- The Washington Times - Saturday, April 26, 2003

Frank Stringfellow’s reputation reached the upper echelons of the Confederacy. After J.E.B. Stuart’s death in 1864 at Yellow Tavern, Stringfellow reported directly to Robert E. Lee and Jefferson Davis. Davis personally ordered Stringfellow into the Federal capital in March 1865 to determine the climate for peace negotiations.

Many years after the war, Davis requested information for his memoirs, and Stringfellow sent a report of his final mission. While gathering intelligence, the infatuated spy had risked his life to court his Alexandria fiancee, Emma Green, at gatherings in Washington. He wrote, “She has since rewarded me by giving me her hand, and five children have heard from her how hard it is to say no to a soldier who will come through such dangers to do his courting.”

Stringfellow recalled for the former Confederate president how he had escaped Union agents in Washington and then had assumed the identity of a dentist traveling through eastern Maryland, but Union soldiers had arrested him and found an incriminating letter that he believed would lead to his swift execution. However, he had escaped from prison by leaping over the sleeping guard in his stocking feet, racing into nearby woods and hiding inside a hollow log.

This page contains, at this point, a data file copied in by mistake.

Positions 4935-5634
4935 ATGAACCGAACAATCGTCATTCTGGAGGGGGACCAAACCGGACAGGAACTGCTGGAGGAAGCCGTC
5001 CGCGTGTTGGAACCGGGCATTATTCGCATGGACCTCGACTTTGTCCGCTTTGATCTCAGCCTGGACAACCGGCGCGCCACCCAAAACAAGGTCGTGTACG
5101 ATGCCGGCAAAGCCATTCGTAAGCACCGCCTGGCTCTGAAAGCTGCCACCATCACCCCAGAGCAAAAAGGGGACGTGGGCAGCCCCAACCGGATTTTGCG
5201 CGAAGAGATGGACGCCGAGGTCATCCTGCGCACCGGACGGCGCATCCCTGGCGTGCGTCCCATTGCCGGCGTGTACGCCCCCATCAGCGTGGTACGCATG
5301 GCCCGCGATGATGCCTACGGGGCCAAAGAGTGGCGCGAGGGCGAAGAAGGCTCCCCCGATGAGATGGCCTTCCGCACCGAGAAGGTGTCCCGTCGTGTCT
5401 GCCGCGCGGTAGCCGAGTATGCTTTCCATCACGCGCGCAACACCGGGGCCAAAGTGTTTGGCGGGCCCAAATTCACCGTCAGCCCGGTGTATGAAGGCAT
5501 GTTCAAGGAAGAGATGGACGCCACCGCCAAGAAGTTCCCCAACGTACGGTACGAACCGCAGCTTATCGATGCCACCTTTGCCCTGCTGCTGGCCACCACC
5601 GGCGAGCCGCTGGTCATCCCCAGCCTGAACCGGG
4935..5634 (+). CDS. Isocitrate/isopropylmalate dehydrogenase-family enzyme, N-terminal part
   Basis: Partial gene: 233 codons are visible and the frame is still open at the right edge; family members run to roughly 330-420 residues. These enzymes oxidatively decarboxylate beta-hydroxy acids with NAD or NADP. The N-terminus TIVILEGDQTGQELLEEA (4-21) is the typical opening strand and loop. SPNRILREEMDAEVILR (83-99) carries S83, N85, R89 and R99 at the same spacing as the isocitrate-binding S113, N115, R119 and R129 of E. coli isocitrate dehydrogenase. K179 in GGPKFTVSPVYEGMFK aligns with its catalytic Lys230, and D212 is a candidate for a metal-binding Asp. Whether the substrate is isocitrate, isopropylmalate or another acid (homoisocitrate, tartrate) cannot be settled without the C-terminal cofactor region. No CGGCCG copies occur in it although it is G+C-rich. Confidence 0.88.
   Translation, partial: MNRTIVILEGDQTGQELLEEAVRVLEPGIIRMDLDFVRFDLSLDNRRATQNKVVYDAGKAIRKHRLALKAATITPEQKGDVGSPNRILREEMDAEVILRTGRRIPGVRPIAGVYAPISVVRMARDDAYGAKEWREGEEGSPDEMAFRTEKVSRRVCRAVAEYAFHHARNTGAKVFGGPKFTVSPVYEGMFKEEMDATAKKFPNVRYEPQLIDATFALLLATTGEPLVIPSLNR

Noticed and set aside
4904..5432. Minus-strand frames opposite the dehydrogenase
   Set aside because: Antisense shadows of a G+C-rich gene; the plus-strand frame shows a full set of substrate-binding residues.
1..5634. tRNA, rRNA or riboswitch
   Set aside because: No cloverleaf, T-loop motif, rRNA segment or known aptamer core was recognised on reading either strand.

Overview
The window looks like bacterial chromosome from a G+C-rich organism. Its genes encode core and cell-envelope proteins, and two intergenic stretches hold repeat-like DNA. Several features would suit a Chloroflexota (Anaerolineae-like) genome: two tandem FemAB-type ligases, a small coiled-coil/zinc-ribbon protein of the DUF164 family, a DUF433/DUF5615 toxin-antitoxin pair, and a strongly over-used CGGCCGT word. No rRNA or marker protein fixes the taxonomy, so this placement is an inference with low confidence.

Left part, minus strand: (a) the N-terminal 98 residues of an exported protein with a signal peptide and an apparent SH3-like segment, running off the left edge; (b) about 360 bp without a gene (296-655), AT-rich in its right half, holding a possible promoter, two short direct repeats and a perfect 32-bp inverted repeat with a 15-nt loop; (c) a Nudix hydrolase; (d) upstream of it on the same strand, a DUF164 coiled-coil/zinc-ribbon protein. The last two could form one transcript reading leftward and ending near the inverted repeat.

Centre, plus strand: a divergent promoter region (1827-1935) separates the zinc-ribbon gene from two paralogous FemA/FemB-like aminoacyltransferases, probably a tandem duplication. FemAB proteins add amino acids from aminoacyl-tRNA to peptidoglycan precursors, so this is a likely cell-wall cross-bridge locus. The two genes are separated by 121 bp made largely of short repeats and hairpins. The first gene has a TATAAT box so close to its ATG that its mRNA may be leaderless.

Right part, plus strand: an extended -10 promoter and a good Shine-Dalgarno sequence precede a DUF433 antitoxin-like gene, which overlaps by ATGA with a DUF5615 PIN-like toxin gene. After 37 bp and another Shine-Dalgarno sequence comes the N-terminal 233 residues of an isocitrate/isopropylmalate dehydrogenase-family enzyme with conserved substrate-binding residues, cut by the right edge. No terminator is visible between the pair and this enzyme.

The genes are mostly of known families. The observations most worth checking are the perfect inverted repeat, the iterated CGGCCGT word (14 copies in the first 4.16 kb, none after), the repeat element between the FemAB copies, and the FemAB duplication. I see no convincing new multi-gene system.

Twenty-one days later, he had arrived in Virginia and learned of Lee’s surrender.

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